AU Embanks on campaign to end Anaemia among adolescent girls in Africa

April 19, 2023

To reduce malnutrition among adolescent girls in Africa, the African Union in collaboration with Nutrition International last week launched an advocacy campaign dubbed ‘With Good Nutrition, She’ll Grow into It’.

The two-year campaign aims promote health, well-being and empowerment of girls through efforts that prevent anaemia, an iron-deficiency condition, and galvanises the support of policymakers to prioritise investment in adolescent nutrition.

Statistics shows that anemia among teenage girls costs AU member states a staggering $1.38 billion as an estimated 60 million cases of anaemia in adolescent girls are reported annually in Africa which is home to 250 million adolescents.

The initiative was launched in Maseru, Lesotho during a high-level dialogue on nutrition financing. Appealing to policymakers to priorities adolescent nutrition teenage girls from Kenya, Lesotho, Tanzania and Senegal spoke about how anaemia and other forms of malnutrition affect them.

Speaking during the event Minata Samate Cessouma, the AU Commission’s Commissioner for Health, Humanitarian Affairs and Social Development, urged AU member states to prioritise adolescent nutrition in their programmes and budgets to reduce the prevalence of anaemia.

“Anaemia impairs cognitive functioning, compromises school performance, reduces productivity and affects current and future reproductive health. This is why it’s imperative for all AU member states to make reducing it a priority, so that adolescent girls can reach their full potential and be active contributors to strong, prosperous African economies,” said Ms Cessouma.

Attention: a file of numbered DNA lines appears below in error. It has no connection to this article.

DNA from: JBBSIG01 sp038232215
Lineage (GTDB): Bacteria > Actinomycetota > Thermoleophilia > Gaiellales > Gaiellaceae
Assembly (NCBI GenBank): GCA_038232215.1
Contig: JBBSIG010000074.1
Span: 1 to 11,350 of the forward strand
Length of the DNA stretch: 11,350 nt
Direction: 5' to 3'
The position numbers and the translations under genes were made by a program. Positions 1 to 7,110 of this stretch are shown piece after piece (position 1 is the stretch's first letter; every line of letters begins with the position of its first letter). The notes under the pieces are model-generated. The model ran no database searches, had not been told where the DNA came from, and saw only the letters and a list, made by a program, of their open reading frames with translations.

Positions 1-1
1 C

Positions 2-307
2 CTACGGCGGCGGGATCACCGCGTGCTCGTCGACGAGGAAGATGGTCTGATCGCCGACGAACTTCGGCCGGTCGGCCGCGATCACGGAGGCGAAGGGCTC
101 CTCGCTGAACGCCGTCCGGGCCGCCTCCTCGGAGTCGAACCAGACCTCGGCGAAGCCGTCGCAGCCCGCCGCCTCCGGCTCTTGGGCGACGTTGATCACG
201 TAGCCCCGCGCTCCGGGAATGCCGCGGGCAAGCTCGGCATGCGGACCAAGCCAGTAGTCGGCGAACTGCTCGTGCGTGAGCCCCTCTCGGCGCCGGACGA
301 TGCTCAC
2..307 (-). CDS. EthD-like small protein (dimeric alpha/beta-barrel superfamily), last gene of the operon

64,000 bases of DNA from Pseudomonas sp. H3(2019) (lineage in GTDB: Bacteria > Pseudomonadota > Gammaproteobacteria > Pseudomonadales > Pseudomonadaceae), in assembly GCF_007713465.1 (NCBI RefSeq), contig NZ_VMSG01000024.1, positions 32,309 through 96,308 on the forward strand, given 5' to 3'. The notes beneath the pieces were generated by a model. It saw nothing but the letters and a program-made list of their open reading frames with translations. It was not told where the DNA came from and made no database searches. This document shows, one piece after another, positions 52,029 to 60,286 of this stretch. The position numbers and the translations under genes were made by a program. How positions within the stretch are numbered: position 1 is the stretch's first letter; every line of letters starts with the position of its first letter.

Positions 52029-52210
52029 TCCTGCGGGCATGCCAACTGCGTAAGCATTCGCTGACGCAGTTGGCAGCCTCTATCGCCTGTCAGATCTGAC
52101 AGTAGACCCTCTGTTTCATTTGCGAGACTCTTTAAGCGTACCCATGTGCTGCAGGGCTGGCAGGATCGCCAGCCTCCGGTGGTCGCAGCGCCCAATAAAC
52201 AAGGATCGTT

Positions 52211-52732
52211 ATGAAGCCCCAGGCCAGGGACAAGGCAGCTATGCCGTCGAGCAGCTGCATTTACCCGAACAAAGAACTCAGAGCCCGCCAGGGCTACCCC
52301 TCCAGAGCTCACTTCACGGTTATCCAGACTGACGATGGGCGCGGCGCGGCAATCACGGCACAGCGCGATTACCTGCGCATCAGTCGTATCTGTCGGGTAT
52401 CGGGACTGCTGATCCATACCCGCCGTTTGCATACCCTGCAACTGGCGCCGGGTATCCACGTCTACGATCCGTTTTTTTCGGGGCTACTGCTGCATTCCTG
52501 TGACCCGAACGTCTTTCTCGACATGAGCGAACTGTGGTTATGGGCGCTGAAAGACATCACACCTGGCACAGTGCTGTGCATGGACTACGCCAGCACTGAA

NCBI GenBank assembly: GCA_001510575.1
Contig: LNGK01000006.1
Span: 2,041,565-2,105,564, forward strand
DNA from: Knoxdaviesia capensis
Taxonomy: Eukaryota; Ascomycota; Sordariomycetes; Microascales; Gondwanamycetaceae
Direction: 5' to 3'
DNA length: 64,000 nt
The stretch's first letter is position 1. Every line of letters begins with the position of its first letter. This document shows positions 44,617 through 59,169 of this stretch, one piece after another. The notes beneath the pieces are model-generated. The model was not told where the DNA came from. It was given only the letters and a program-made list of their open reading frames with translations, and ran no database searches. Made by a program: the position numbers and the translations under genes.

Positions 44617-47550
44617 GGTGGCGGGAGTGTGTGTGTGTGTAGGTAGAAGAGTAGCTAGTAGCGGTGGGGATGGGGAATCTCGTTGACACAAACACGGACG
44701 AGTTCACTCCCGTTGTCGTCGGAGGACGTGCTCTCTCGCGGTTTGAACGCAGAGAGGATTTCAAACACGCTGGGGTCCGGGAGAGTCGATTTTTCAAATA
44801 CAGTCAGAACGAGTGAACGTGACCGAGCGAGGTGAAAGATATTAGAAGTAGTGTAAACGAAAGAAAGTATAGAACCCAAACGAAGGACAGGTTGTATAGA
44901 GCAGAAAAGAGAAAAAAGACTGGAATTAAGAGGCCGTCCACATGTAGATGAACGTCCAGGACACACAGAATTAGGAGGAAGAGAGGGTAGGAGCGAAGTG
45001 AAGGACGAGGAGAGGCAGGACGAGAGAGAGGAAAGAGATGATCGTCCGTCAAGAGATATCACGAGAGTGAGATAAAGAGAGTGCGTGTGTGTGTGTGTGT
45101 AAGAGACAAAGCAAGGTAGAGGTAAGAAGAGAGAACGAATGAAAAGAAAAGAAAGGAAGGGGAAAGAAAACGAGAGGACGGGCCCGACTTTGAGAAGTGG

Nutrition International’s Regional Director for Africa, Dr Richard Pendame, noted noted that investing in adolescents and their future over the next decade will determine the direction of the continent, and whether it achieves the demographic dividend that young people promise and deserve.

“As such, the benefits of optimising nutrition in this age group are enormous and demand urgent attention,” said Dr Pendame.

The AU has made ending malnutrition a priority, with the inclusion of six targets to be attained by 2025 in its African Regional Nutrition Strategy (2016-25). It declared 2022 as the Africa Year of Nutrition. Recently, in the Abidjan Declaration, it called on member states to end malnutrition in all its forms.

In April 2022, African Union Commission and Nutrition International signed a memorandum of understanding toward a shared vision to end hunger poverty. Nutrition International pledged to support the AU’s Africa Year of Nutrition activities in multiple areas, among them, prioritization of adolescent nutrition in AU member states.

More recently, in February 2023, Nutrition International doubled down on its commitments  and pledged technical support to at least 30 AU member states. The organization also committed to supporting the development of three continental strategies over the next two years: Nutrition Communication and Advocacy, Adolescent Nutrition and Anaemia.

Hey, like this? Why not share it with a buddy?

Leave a Reply

Your email address will not be published. Required fields are marked *